Rice Farming

 - USA Rice Federation Update -

USA Rice’s persistence pays off
in 2006 GE rice issue

The voluntary Seed Plan continues to effectively reduce the presence of
Liberty Link rice, and while we can justly say that Liberty Link traits have
been virtually eliminated, USA Rice continues to be forward looking
and encourages all stakeholders to adhere to provisions of the
Seed Plan this year.

By Jamie Warshaw
Chairman
USA Rice Federation

When my predecessor, Chairman Al Montna, took office on Aug. 1, 2006, we were 17 days away from the announcement of an unexpected event as serious as any the U.S. rice industry has ever faced – the discovery of trace elements of genetically engineered (GE) Liberty Link rice in commercial long-grain samples.

The efforts of USA Rice Federation leadership in the crisis has just two years later resulted in a long-grain commercial rice crop that is virtually free of GE traits. Because of the hard work of rice farmers, millers, merchants, marketers, seed companies, allied businesses and state plant boards, today we can take heart in the good news that recently completed testing of the 2008 crop demonstrates that 99.9 percent of the samples contained no Liberty Link (LLRICE601) traits.

That’s a significant improvement from 2007, when 99.5 percent of the long-grain crop test samples showed no Liberty Link presence. These test results cover the five Mid-South rice-producing states and demonstrate the continuing success in restoring the marketability and competitiveness of U.S. rice at home and in key foreign markets.

Immediate proactive response protects industry
From the day the crisis was announced, the USA Rice Federation was the only organization in the rice industry to fully devote its resources to protecting the rice industry from damage and restoring consumer and trade confidence in the U.S. rice crop.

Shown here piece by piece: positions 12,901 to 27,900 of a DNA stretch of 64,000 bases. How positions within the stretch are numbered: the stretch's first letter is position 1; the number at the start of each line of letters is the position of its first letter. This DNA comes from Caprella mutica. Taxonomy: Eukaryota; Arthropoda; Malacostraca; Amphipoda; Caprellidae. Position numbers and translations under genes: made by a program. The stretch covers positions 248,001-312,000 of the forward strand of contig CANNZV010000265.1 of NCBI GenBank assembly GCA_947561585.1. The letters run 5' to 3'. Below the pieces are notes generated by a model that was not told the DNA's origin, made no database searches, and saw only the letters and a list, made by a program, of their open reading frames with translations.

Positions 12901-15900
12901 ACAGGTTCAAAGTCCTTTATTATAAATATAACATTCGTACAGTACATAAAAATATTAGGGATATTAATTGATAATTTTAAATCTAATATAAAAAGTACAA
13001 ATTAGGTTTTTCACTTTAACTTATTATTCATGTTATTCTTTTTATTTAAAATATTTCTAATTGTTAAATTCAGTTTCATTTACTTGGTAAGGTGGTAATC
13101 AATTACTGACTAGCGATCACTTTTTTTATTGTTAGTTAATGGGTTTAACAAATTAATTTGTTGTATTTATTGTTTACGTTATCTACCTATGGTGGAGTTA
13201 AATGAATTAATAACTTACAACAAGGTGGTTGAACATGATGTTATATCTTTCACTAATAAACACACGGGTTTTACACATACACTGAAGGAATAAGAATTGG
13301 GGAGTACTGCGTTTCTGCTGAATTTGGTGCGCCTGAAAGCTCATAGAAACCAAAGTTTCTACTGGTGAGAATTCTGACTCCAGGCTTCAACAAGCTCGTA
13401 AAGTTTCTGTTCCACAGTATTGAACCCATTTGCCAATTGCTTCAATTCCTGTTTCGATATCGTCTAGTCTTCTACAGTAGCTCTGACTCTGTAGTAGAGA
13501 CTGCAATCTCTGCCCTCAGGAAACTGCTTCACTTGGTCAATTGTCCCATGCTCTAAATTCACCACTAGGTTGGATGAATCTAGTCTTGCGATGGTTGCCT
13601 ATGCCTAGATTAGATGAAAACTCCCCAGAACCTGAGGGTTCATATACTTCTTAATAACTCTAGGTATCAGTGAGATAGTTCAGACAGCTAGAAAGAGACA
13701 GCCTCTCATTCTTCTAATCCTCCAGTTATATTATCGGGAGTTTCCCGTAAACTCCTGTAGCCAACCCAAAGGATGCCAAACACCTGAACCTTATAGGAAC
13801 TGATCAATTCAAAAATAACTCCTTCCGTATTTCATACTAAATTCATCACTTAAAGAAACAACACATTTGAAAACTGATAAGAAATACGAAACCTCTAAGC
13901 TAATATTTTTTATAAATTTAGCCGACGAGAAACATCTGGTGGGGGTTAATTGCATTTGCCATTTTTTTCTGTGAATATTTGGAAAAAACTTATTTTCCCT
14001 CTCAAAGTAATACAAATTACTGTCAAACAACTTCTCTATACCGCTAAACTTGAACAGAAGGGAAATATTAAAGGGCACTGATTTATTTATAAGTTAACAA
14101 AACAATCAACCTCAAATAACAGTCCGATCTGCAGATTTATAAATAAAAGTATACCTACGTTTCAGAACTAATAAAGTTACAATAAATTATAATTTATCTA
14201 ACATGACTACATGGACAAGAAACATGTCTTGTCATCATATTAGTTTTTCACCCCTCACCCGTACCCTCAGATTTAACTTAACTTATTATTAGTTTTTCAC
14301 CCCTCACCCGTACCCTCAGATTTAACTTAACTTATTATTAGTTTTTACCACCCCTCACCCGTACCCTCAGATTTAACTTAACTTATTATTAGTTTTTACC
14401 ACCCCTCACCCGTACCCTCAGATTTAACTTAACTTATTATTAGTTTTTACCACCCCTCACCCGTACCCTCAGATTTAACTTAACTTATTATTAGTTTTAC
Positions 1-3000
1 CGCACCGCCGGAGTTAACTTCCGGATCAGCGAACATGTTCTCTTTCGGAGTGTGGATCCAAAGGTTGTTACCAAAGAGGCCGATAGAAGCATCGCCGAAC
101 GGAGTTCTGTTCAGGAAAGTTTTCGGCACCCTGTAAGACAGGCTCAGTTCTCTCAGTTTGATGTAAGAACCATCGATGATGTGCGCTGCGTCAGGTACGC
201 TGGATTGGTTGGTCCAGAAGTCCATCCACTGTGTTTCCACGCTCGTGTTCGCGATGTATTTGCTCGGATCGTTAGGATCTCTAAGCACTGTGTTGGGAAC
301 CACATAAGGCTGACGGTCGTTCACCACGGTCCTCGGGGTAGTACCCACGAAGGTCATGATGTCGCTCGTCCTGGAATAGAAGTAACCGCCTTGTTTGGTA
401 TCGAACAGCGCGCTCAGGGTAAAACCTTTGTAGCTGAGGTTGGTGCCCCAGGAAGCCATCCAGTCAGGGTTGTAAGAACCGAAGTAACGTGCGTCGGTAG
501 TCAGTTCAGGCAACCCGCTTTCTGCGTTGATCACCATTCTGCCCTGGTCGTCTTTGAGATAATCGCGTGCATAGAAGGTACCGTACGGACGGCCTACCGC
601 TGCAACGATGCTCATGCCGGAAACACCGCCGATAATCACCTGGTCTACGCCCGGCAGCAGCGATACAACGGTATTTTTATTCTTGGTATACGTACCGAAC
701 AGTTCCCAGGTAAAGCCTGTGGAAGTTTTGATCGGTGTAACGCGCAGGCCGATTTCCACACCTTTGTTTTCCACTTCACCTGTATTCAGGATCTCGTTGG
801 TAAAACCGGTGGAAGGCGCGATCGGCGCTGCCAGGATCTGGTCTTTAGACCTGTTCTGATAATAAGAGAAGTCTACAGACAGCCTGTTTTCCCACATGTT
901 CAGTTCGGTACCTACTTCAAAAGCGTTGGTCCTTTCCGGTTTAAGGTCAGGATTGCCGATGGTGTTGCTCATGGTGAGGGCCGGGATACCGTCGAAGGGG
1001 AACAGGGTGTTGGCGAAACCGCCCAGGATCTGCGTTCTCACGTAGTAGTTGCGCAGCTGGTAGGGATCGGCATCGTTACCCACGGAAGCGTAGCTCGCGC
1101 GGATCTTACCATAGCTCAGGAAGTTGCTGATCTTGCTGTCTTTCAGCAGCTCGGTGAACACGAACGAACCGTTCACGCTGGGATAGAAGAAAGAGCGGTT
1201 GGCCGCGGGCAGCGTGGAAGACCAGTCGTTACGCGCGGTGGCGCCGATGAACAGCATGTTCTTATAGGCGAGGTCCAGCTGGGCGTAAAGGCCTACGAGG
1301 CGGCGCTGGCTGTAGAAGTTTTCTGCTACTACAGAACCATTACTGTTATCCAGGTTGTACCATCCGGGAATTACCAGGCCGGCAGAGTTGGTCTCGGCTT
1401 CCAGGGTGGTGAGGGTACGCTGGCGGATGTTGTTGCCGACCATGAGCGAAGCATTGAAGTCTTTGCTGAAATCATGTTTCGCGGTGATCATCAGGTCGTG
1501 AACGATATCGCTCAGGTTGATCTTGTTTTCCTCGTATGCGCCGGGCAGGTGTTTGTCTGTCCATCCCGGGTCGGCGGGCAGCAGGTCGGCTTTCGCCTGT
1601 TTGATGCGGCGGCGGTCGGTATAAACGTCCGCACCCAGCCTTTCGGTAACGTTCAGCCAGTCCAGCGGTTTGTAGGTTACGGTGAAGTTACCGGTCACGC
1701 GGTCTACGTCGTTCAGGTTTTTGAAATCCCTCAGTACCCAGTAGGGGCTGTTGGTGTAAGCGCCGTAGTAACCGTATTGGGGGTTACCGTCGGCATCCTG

While some sought accommodating and near-term solutions, USA Rice consistently:
• Communicated the threat of the unintended release of the Liberty Link traits
• Included all segments of the industry in finding a real solution
• Advocated with the administration, Congress and the states
• Educated farmers/marketers about legal and non-legal issues
• Led the voluntary implementation of the industry’s Seed Plan, which continues to restore the competitiveness and marketability of U.S. rice at home and abroad
• Worked diligently with foreign trade and government officials to re-open markets.

USA Rice efforts yield results
USA Rice Federation work has yielded significant successes. Its leadership quickly resulted in the creation of a Biotechnology Task Force and development and adoption of the industry’s voluntary Seed Plan. That plan continues to effectively reduce the presence of Liberty Link rice, and while we can justly say that Liberty Link traits have been virtually eliminated, we continue to be forward looking and encourage all stakeholders to adhere to provisions of the Seed Plan this year. That is critical to the competitiveness and marketability of U.S. rice at home and abroad.

In late 2006, nearly one-half of all U.S. rice exports were negatively impacted by the Liberty Link crisis, and markets in the EU and Russia were closed. Those markets have since been re-opened, and USA Rice continues to work with foreign regulators to ensure uninterrupted access for U.S. rice. The ongoing success of the Seed Plan and the credibility and leadership of the USA Rice Federation were critical to re-opening all markets for U.S. rice.

More USA Rice action
Among other significant work, USA Rice urged USDA/APHIS to quickly implement the “Lessons Learned” about the management of agriculture biotechnology from the results of the investigation into the release of LLRICE601.

USA Rice consistently included all segments of the industry in finding a real solution. USA Rice also advocated with the Bush administration, Congress and individual states on behalf of all U.S. rice farmers. That advocacy included working with foreign trade and government officials here and overseas to re-open markets closed to U.S. rice and also included efforts to keep Mexico, Canada and Asia open to U.S. rice.
Some in the industry early on said eliminating GE rice traits couldn’t be done. Fortunately, the facts proved otherwise and once threatened U.S. export markets are now open.

Nothing speaks more powerfully to the importance of unity in our industry than what we have accomplished to restore confidence in U.S. rice. My thanks to all of you.

For more about USA rice programs, visit www.usarice.com.